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Google App Engine Java 8 Runtime End-of-Support: What Are Your Next Steps?

Vindodh Kumar JK executive team

Vinodh Kumar

Vinodh is a senior IT leader with nearly 25+ years of experience in enterprise software application development. His extensive experience derives from working in the development of several products and also being involved in numerous customer-specific application development projects for large customers in various domains.

Earlier this year, Google announced the End of Support for Java 8 runtime for Google App Engine. 

App Engine supports two runtime environments: the first-generation and second-generation environments. While the second generation supports Java 11 and 17, among other languages, the first generation supports only Java 8. This means that all applications on the first generation of App Engine have to migrate before the end of support in January 2024.

At Vanenburg, we have developed a host of Google Cloud Platform (GCP) applications, including several dozen running on App Engine 1.

All these applications need to be migrated out of App Engine this year. In this article, we present possible ways forward. Which option is right for you will depend on your customer or the specific application scenario.


Option 1: Migrate to the second-generation App Engine

Since many of the App Engine bundled services that were used in the first-generation App Engine are still available in the second-generation runtime (such as Datastore API, Memcache API, User Authentication API, Tasks & Scheduler API), migrating to the second-generation App Engine is one of the easiest, fastest and most cost-effective choices. Bear in mind, however, that not all of the services available in the first-generation runtime are available in the second-generation runtime.

If you decide to migrate, the application code will remain largely unchanged. 

The application code (compiled using Java 8) has to be compiled in Java 11/17. Fortunately, re-compiling did not break any of the apps that we tested. 

Next, some changes are needed in some of the property files.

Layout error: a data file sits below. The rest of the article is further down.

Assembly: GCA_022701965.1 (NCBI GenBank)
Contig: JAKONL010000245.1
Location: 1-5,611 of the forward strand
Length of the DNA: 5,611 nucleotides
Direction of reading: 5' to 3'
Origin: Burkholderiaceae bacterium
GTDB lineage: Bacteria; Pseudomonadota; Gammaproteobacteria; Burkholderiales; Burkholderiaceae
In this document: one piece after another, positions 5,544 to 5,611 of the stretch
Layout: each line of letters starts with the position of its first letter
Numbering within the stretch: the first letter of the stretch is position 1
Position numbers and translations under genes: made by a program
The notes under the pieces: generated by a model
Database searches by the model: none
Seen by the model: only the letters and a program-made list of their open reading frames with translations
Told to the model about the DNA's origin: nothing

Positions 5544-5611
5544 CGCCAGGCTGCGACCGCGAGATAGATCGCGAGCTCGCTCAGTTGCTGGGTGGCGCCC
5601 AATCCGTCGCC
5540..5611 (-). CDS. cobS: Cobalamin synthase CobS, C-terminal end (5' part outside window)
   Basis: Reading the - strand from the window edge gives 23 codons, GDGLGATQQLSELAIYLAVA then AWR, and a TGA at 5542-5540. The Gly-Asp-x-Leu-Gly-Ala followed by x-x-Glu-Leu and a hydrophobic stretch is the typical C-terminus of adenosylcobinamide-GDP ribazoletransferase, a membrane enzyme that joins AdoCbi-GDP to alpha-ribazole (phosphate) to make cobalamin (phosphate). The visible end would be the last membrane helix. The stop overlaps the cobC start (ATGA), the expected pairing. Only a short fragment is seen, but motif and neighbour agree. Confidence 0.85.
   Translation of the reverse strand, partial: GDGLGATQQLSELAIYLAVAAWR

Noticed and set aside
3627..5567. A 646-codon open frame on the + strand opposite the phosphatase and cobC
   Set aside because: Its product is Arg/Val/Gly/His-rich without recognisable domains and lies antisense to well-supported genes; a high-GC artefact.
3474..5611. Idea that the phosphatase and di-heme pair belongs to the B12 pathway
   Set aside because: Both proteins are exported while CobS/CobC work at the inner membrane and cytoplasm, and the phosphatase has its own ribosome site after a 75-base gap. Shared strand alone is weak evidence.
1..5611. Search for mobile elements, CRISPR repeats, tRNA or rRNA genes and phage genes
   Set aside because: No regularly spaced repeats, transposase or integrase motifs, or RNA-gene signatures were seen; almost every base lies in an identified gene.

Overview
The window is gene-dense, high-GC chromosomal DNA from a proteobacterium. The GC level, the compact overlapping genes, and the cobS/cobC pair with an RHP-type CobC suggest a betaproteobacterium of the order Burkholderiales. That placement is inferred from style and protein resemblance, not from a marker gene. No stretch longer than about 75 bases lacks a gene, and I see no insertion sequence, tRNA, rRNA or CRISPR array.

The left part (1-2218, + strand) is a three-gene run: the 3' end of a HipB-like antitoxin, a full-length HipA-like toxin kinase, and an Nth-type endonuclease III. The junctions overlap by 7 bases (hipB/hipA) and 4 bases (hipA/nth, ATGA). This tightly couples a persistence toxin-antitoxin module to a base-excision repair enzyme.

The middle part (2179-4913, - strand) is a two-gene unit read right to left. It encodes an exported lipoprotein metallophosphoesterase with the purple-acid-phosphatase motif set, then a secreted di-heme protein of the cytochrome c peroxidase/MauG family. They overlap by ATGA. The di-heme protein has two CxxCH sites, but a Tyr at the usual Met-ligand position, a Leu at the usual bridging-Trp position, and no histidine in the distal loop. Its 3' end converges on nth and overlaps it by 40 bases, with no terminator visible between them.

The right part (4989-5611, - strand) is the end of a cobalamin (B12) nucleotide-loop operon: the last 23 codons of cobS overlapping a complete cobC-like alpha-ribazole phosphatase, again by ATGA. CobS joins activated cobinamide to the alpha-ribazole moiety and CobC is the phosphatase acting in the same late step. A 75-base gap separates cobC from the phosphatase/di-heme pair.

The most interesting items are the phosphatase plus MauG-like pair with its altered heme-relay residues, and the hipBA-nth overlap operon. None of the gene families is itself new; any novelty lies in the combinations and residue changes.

If the application previously used the Google Search API, you will no longer be able to use this API. Instead, you will have to use an alternative such as ElasticSearch – either as a fully managed ElasticSearch from the GCP marketplace, or with a managed installation of Elasticsearch, for example, in Google Compute Engine. The old Google Search indices will have to be reindexed in ElasticSearch. 

The pros and cons of this option are as follows:


  • Fewer code changes, meaning less time, less expense and lower risks
  • Required hosting expertise is similar to that of the first-generation App Engine
  • No data migration except for text searches if Google Search API was used


  • Continue with Google legacy bundles: technical debt
  • Vendors continue to be locked in to Google App Engine
  • Perpetuate other technical debts: Apart from Google Libraries, we often see old apps using other obsolete technologies, such as AngularJS. 

Option 2: Migrate to Cloud Run

With this option, we can pack the existing app as a Docker image that can be deployed to Cloud Run. We can either keep the app in Java 8 itself or move the app to Java 11/17 based on the number of changes in the dependencies used in the application.

The App Engine legacy bundles cannot be used if moving the app to Cloud Run. Therefore, the new Google Cloud Client Libraries should be used.

In this case, the application source code has to be changed for all the Google Libraries used, but the code of the application logic can remain the same.


  • More code changes (due to migration of the Google legacy Libraries) than Option 1, but the application logic code remains the same and a complete rebuild of the application is not necessary. 
  • No data migration, as the data can remain in the existing database: Firestore, CloudSQL, BQ, etc.
  • Moving to Cloud Run is a good choice because Google views it as an enterprise-ready option for web applications.


  • Necessary code migration from App Engine legacy API to Google Cloud Client Libraries.
  • If the apps are using other obsolete technologies such as AngularJS, then those legacy debts will remain.
  • Differences in deployment and infrastructure creation between Cloud Run and App Engine mean your DevOps team must assimilate new knowledge. Docker files have to be built, stored in Artifact Registry and deployed to Cloud Run.
Option 3: Rebuild

This option involves rebuilding the application in the latest technology stack. A rebuild can be done the traditional way, by manually coding the complete app. This is of course very time-consuming and costly. 

An alternative is to rebuild the app with Vanenburg’s Rappit, the Application Development Accelerator. It generates the source code in the latest technology (Java 17, Angular 15) and it can run as a traditional Spring framework-based application, or it can be Dockerized and run on any container like Google Cloud Run,  AWS Fargate or on-premises.

The rebuild option might take more time than the first two options, but has the added advantage of moving out of legacy in less time. Front-loading this work will pay ongoing dividends in the future.

For more on Rappit and Vanenburg services for migration and modernizing your App Engine apps, please contact us.


Google References:

Do you have any questions or do you need professional advice? We’re happy to help you!